A House/Senate conference committee couldn't meld an envionmentalist-backed House bill and an industry-sponsored Senate bill. And a mining industry that two years ago seemed ready to deal, convinced Nevada Sen. Harry Reid, D, and a handful of Republican moderates that putting off reform was better than agreeing to a painful compromise.
Wilderness bills in Idaho and Montana also failed again, but few thought they had much chance given the polarized delegations in the two states. The five-state, 13 million acre Northern Rockies Ecosystem Protection Act, which includes wildlands in Montana and Idaho, gained just a toehold when discussed at a congressional hearing for the first time earlier this year.
Many observers say the beginning of the end for the anticipated Clinton/Gore environmental revolution occurred in the early 1993 budget battle.
Clinton's budget, crafted in part by environmentalists, projected millions in revenue from a 12 percent royalty on hardrock mining and higher federal grazing fees, and millions more in savings from the elimination of below-cost timber sales. When Western senators complained, Clinton backed off, sending a message that, with a little pressure, the administration could easily be knocked off its environmental high ground.
Then, Clinton and Interior Secretary Bruce Babbitt decided to tackle grazing reform before mining. That allowed multinational mining companies, which present an easy target, to hide behind the chiseled and trustworthy face of the cowboy, says John Gatchell of the Montana Wilderness Association. After Western senators sank a grazing reform bill sponsored by Nevada's Reid, Babbitt began a lengthy administrative reform effort that produced mostly bad press in the West and galvanized the wise-use/propery rights coalitions and their corporate supporters.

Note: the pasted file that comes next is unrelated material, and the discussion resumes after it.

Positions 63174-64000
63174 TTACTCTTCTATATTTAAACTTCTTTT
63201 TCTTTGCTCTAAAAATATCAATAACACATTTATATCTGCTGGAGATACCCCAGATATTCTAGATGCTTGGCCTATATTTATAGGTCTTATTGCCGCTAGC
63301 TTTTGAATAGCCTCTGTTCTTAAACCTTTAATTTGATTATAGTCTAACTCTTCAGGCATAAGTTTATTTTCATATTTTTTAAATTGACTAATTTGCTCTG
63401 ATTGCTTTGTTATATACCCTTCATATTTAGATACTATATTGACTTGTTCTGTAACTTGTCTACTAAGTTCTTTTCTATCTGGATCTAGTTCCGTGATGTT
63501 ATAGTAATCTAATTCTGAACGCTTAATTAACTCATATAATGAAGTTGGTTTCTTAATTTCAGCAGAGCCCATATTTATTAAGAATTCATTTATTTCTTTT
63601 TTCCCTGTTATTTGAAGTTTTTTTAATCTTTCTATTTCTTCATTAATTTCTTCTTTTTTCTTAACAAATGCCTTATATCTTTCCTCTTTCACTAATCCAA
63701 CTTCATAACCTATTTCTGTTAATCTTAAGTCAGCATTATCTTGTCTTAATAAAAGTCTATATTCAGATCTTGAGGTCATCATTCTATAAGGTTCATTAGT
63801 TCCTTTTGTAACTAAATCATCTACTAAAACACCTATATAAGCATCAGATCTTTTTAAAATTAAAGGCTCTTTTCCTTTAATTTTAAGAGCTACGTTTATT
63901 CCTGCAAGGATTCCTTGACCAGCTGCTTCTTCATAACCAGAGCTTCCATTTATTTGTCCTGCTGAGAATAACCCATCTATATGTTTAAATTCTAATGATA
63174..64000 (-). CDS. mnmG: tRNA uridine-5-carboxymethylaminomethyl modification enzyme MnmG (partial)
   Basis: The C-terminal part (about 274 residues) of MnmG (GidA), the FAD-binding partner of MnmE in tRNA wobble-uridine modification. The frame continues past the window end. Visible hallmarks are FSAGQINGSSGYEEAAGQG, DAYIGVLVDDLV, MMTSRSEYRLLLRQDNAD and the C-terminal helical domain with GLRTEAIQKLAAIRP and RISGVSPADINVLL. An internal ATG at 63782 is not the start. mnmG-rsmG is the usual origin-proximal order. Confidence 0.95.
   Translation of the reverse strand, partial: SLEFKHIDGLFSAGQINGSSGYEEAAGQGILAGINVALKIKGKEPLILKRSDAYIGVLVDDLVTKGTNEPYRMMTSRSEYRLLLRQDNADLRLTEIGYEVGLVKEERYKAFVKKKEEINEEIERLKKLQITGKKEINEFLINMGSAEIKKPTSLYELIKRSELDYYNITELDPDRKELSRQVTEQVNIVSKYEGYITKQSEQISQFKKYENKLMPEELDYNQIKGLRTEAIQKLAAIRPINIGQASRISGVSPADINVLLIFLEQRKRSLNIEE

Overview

For opponents of environmental reform, the 103rd Congress was a coming-out party. Their champions on the hill successfully attacked a number of bills including the administration's National Biological Survey, elevation of the EPA to cabinet-level status, and renewal of the Safe Drinking Water Act. The nay-sayers also claim to have scared legislators into slowing revision of the Endangered Species Act and the Clean Water Act.
Tactics varied, but most attacks involved delay and the attachment of amendments mandating expensive cost-benefit analyses and assessments of impacts on property rights.
"It sure was a lot of fun," says Chuck Cushman, director of the American Land Rights Association based in Battleground, Wash. "We all had our heads down after the 1992 election. But when things get out of balance on one side, the politics allow the other side to be competitive. We've raised a lot of money and our people are highly motivated. It's a cycle."
Cushman's Washington, D.C., lobbyist, Myron Ebell, says his organization was successful mainly by blocking the environmental agenda.
"Grazing reform continues, the mining law will be back, and we haven't succeeded in opening up the national forests to timber harvesting," he says. "We haven't won anything, but clearly we have stopped the momentum of the other side."
Bruce Hamilton, Sierra Club's conservation director, says, "It is far easier to kill legislation than to pass it."
Environmentalists know that all too well, having honed the same defensive skills during the tumultuous Reagan and Bush years.
Now, conservationists are re-evaluating a strategy that they admit focused too heavily on gaining reform in Washington, D.C., while shortchanging long-range grass-roots efforts.
Mining reform advocates say they still hope to convince Clinton and Babbitt to withdraw administratively a significant portion of the public domain from mining, thereby forcing the industry back to the table to make permanent changes in the law. They are also considering tackling mining reform piecemeal to simplify the issues for Congress and the public.
Myron Ebell says his organization will try to stop mining reform by throwing a property-rights wrench into the debate. Any royalty imposed on a miner who has a vested right to public-lands minerals could be construed as a "taking" of private property, he says.
* Paul Larmer, HCN Associate Editor